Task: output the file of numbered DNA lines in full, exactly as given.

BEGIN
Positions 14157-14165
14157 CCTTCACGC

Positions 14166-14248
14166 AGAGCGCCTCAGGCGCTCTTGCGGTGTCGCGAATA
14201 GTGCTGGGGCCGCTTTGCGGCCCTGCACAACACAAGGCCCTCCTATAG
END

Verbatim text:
Positions 14157-14165
14157 CCTTCACGC

Positions 14166-14248
14166 AGAGCGCCTCAGGCGCTCTTGCGGTGTCGCGAATA
14201 GTGCTGGGGCCGCTTTGCGGCCCTGCACAACACAAGGCCCTCCTATAG